One will emerge with a blemish on Saturday night when the two clash in Columbia, S.C., and may find the road to Atlanta a perilous one. The other will boast the most important win of the year by any SEC team (until Alabama and LSU dig in on Nov. 3.) This game affords South Carolina and Georgia — both with dynamic offenses — a chance to put a scare into their defensive-minded brethren in the conference’s other half.
The Gamecocks, led by Marcus Lattimore’s 358 yards, have won the past two matchups against Georgia. South Carolina QB Connor Shaw has only tossed four incomplete passes in the past two weeks. But the Bulldogs have an offense to match; they lead the nation in plays of more than 20 yards. Quarterback Aaron Murray is the third-rated passer in the nation and Todd Gurley and Keith Marshall — a pair of explosive freshmen running backs — lead the Bulldogs 11th-ranked rushing attack.
If they want to be held in the same regard as LSU or Alabama, one of these teams will have to win definitively on Saturday. One of these teams will have to show that “dominant” applies to both sides of the conference. One of these teams will have to put on a show to ensure that the SEC Championship Game is no mere formality on a team in crimson and white or purple and yellow’s march to the crystal football.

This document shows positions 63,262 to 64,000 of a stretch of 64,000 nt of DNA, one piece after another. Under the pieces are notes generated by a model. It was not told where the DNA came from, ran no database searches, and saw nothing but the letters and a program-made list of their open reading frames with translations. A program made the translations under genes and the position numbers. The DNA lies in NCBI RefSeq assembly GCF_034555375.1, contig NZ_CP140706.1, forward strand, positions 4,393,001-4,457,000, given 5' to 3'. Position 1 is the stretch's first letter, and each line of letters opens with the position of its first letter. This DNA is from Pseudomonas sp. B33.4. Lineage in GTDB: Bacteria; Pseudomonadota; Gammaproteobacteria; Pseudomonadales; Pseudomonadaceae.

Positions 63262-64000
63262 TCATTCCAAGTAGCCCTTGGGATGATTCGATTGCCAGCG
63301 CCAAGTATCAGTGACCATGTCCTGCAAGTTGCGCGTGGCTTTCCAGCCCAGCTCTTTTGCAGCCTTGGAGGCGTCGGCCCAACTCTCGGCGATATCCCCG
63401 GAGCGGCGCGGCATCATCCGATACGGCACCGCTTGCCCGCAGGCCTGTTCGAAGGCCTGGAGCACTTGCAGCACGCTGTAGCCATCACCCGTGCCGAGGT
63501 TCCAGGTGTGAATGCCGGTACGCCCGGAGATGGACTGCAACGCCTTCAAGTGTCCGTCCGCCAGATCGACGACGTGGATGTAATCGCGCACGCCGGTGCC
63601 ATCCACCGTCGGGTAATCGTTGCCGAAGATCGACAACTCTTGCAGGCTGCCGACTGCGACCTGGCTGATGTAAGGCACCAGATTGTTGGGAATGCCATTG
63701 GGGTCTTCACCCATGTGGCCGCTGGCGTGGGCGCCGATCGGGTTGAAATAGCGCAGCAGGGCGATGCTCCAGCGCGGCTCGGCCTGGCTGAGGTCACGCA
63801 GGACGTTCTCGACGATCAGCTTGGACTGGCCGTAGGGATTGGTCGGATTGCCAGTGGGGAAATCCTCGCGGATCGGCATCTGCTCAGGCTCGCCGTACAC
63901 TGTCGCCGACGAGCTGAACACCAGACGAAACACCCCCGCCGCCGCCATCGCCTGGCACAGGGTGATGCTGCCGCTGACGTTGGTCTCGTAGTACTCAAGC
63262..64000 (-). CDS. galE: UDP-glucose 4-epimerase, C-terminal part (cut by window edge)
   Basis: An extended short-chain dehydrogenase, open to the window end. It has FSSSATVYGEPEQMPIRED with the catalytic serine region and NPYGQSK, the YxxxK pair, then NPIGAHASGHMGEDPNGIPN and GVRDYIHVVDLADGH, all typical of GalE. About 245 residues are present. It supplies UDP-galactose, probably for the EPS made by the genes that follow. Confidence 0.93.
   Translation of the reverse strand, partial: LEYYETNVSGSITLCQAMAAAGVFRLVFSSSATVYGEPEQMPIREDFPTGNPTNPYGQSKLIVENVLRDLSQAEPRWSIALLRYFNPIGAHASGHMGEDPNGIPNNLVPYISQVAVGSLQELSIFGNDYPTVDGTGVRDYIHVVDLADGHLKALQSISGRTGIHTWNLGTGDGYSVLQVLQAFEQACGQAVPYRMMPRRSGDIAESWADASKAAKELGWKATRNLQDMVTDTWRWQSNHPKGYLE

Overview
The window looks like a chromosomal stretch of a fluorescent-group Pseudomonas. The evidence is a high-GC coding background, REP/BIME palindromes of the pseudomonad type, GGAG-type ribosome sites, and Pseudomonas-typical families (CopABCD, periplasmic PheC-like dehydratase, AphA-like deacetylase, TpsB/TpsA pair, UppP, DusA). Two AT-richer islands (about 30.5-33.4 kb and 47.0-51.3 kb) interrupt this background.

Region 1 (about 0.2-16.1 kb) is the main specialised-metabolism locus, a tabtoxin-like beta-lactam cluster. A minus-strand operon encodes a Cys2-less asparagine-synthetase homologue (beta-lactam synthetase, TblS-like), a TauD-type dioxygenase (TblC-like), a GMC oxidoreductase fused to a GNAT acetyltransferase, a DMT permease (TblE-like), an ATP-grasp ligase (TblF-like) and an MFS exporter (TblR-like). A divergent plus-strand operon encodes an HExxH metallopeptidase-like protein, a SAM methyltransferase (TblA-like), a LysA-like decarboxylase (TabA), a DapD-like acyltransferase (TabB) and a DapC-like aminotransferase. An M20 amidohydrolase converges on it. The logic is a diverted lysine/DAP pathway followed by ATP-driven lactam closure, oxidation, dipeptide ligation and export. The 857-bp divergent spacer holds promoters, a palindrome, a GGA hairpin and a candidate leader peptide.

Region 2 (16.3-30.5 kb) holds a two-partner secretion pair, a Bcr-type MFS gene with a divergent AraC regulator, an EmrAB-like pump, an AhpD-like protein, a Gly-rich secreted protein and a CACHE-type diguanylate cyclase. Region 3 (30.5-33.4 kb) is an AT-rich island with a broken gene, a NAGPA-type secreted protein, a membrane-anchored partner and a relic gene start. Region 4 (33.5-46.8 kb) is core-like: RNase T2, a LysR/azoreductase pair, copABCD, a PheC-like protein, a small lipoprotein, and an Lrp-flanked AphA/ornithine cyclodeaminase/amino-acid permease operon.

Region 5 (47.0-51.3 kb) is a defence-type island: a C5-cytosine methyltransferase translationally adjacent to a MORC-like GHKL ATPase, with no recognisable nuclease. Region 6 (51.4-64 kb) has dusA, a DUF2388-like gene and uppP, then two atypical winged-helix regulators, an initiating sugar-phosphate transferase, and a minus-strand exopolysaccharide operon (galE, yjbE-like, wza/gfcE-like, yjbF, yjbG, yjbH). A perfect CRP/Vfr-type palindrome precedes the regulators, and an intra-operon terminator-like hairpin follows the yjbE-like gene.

All of that said, we can’t forget about Florida, which also may contend for a berth in the conference title game. But first, it must survive a gauntlet akin to the one overmatched working-class people had to run on American Gladiators. (Nitro! Laser! Titan!) Fourth-ranked LSU, No. 6 South Carolina and No. 5 Georgia are penciled in for October. And don’t forget No. 3 Florida State lurking in the season finale. LSU is first up this week. A game that I’d once assumed would be a blowout has grown far more intriguing. The Gators have outperformed expectations, posting impressive wins at Tennessee and Texas A&M, while LSU is looking nearly mortal (vulnerable only in the Achilles’ tendon) after the vaunted Tiger defense surrendered 22 to Towson last week and inexperienced QB Zach Mettenberger barely survived his first SEC road game — a near loss to Auburn. We know the defenses will show up; LSU and Florida have the nation’s ninth- and 10th-best scoring defenses, respectively. We know the running games are solid; the teams stand 18th and 20th nationally on the ground. So this one will be decided by the men under center. Both Mettenberger and Florida’s Jeff Driskel are first-year starters who will face the fastest defenses they’ve ever seen. For the quarterbacks, as is often the case in the SEC, victory lies more in limiting mistakes than making plays.